An article in Fortune says that it is unlikely that higher oil prices are due to futures trading. There are two basic reasons for this. First, these futures traders are not building inventories of oil, in fact oil inventories are down. Second, for every futures contract, there has to be a long and a short. If the longs are paying too much - the shorts should stand to make a killing. As usual, congress is blaming speculators for high oil prices and proposing legislation to reign in these "speculators". A similar article is in the Economist
On a related note, Newmark's door has an article about how the onion market is more volatile than the oil market, perhaps because there is not a futures market for onions. This finding is supported by my own work that shows that Single Stock Futures reduce volatility in the spot market for stocks. In fact most evidence shows that futures markets have a stabilizing effect on the underlying spot asset.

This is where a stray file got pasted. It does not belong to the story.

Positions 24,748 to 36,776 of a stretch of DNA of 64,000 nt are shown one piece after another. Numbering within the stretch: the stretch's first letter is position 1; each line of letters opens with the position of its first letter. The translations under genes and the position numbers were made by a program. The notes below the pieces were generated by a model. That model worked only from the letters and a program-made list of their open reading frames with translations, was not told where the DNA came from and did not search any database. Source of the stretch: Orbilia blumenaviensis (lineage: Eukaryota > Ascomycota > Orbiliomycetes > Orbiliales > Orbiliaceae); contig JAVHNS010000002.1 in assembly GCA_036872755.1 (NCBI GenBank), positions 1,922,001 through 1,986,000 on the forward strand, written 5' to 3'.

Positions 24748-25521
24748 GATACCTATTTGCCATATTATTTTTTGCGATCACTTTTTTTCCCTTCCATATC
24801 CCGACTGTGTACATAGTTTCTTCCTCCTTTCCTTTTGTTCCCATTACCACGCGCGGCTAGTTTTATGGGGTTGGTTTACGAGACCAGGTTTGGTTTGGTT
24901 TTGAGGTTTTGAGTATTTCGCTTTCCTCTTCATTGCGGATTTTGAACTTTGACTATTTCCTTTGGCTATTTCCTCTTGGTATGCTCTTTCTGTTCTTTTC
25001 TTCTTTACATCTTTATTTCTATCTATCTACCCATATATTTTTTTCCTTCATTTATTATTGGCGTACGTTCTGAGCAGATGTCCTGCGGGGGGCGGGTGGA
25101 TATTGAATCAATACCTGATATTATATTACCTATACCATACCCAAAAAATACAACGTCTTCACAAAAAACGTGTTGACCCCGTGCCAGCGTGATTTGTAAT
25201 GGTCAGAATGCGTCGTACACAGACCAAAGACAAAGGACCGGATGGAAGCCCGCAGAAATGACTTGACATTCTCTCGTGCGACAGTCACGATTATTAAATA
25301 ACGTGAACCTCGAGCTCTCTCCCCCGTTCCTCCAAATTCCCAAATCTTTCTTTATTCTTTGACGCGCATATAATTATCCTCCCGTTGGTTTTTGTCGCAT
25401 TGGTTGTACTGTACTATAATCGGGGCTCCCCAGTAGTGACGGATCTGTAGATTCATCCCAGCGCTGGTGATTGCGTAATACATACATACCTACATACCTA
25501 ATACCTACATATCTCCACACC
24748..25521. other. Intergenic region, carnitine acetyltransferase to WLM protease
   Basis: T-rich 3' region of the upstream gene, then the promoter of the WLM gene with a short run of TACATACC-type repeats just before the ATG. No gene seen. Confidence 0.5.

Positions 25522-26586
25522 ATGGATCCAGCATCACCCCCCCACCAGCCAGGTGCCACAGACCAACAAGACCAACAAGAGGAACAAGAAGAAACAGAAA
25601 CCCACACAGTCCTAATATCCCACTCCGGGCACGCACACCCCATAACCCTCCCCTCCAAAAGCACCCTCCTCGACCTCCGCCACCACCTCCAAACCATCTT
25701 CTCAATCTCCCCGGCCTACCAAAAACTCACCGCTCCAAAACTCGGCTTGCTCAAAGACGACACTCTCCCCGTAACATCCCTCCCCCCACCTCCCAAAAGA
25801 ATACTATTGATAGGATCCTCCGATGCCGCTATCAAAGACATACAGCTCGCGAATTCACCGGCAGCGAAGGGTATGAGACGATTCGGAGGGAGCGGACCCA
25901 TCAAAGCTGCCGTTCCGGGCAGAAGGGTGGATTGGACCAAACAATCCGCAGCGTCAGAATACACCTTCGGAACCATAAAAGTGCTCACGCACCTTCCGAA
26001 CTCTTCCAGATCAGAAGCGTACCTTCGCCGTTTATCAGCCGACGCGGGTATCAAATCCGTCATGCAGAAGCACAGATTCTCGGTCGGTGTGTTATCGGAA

Finally, on NPR this weekend I heard a story about people trying to trade in their SUVs for more fuel efficient vehicles. In the story, one person brought a 2007 Escalade to a CarMax dealership. The truck was a year old, and cost over $70K. The owner was making $1400 a month payments on it. The CarMax buyer offered him about $30K for it. Here's what I don't get. You buy a 70 grand SUV a year ago when gas prices are $3 a gallon, but when gas prices hit $4 a gallon, you can't afford to run it? What's more, the owner said he would have sold it for $40,000 to the dealer - basically taking a $30,000 loss to save the pain of an extra $1 per gallon of gas. In behavioral finance this is called "mental accounting".